Rescuers could reach 33 trapped miners by early November, well before the initially projected date of Christmas, the chief engineer said on Wednesday as drills edged closer to the men’s dank shelter.
The two drills currently digging rescue shafts both surpassed the 300m mark of the 700m they must dig to reach the men who have been stuck below ground since Aug. 5, rescue coordinator Rene Aguilar said.
“Best-case scenario,” he said “we should be reaching them by the first days of November,” but he cautioned that once they reach the men, both shafts need to be re-drilled and widened enough to bring them out.
At the latest, he said, early December should see the drill on target and the men coming out to be reunited with their families.
The fastest drill, a T-130 machine dubbed the “Plan B” option, resumed work on Tuesday after engineers extracted broken drill pieces that had forced the machine to stop work for nearly a week. The shaft is now 368m deep, Aguilar said.
A smaller Strata 950 drill, part of “Plan A,” also continued tunneling down, reaching 308m, Aguilar said, adding that at 380m it would stop for routine maintenance.
The maintenance work will likely take place at the weekend and the Strata should resume drilling on Monday or Tuesday, he said.
Rescuers still plan to launch a third effort, “Plan C,” which involves a massive drill used for oil exploration that is being assembled on a soccer-pitch size base near the mine. Aguilar said the installation of the drill was 70 percent along and that it should be operational by Monday.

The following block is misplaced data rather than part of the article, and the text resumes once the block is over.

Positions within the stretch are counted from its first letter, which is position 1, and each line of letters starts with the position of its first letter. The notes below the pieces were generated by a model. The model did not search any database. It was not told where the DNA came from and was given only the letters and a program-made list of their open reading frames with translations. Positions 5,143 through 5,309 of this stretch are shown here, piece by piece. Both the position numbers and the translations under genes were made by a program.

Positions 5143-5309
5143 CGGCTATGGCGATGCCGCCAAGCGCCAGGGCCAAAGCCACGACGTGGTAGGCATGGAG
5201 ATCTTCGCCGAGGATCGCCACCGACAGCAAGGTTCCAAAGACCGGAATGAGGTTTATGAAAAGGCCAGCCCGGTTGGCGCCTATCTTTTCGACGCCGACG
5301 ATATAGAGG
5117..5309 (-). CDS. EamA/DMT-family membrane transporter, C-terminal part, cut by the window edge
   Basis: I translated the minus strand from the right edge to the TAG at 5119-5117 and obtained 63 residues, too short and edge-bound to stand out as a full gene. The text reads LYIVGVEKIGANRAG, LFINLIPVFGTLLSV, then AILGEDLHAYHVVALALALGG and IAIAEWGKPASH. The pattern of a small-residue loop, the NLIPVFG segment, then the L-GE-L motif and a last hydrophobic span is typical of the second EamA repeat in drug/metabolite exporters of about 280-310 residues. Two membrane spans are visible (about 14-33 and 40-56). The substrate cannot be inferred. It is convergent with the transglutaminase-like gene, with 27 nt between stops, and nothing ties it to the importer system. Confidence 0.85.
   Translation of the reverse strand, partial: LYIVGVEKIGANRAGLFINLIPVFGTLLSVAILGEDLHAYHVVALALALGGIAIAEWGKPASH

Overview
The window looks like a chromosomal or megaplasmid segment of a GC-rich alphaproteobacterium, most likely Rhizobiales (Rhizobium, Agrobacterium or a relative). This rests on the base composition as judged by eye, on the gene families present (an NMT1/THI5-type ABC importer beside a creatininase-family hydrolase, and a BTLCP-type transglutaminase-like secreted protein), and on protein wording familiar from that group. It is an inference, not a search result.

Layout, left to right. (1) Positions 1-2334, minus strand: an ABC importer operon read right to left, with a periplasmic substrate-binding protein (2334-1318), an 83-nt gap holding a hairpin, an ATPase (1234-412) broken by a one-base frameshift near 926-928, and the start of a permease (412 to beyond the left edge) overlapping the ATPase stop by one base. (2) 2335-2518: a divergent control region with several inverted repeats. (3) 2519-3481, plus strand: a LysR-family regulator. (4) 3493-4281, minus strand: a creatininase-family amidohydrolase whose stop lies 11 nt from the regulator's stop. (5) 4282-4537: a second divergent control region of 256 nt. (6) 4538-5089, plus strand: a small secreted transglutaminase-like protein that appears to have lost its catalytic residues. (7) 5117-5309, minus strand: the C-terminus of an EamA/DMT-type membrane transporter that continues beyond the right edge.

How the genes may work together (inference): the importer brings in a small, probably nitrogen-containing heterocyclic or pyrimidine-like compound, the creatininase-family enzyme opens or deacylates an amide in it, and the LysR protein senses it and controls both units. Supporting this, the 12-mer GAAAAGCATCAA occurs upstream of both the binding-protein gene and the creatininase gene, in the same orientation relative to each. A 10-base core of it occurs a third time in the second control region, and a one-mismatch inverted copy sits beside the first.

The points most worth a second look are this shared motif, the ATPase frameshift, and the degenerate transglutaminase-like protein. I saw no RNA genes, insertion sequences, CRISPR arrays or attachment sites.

The trapped miners have become national heroes since they were found alive on Aug. 22, 17 days after they were trapped by a cave-in in the San Jose gold and copper mine.
Their spirits were lifted this week by news that one of the miner’s wives had given birth to a daughter via Caesarean section.
On Wednesday, miner Ariel Ticona managed to see his daughter’s birth a day later, via video, an official said.
Ticona’s daughter Esperanza — Hope in Spanish — was born on Tuesday at a clinic near the town of Copiapo, and a relative recorded the event to show it to the proud father.
The video was sent down to the miners 700m below the surface via a shaft through which they also receive food, water and other supplies. The miners also have phone and video links to talk to families staying at a makeshift tent city pitched outside the mine, as well as electronic devices to watch recordings.
“It was very moving,” said an emotional Alberto Iturra, the psychologist on the rescue team.
“The whole group of miners have offered their support,” he said. “The joy of one is shared by all here.”
Iturra said the miners were in good physical shape.
“They’ve all regained their normal weight ... continue doing their exercises” and follow all the instructions they are given, he said..
He said that starting tomorrow, they will eat empanadas (meat pies) and grilled steak, like all Chileans celebrating the country’s bicentennial independence anniversary on Sept. 18.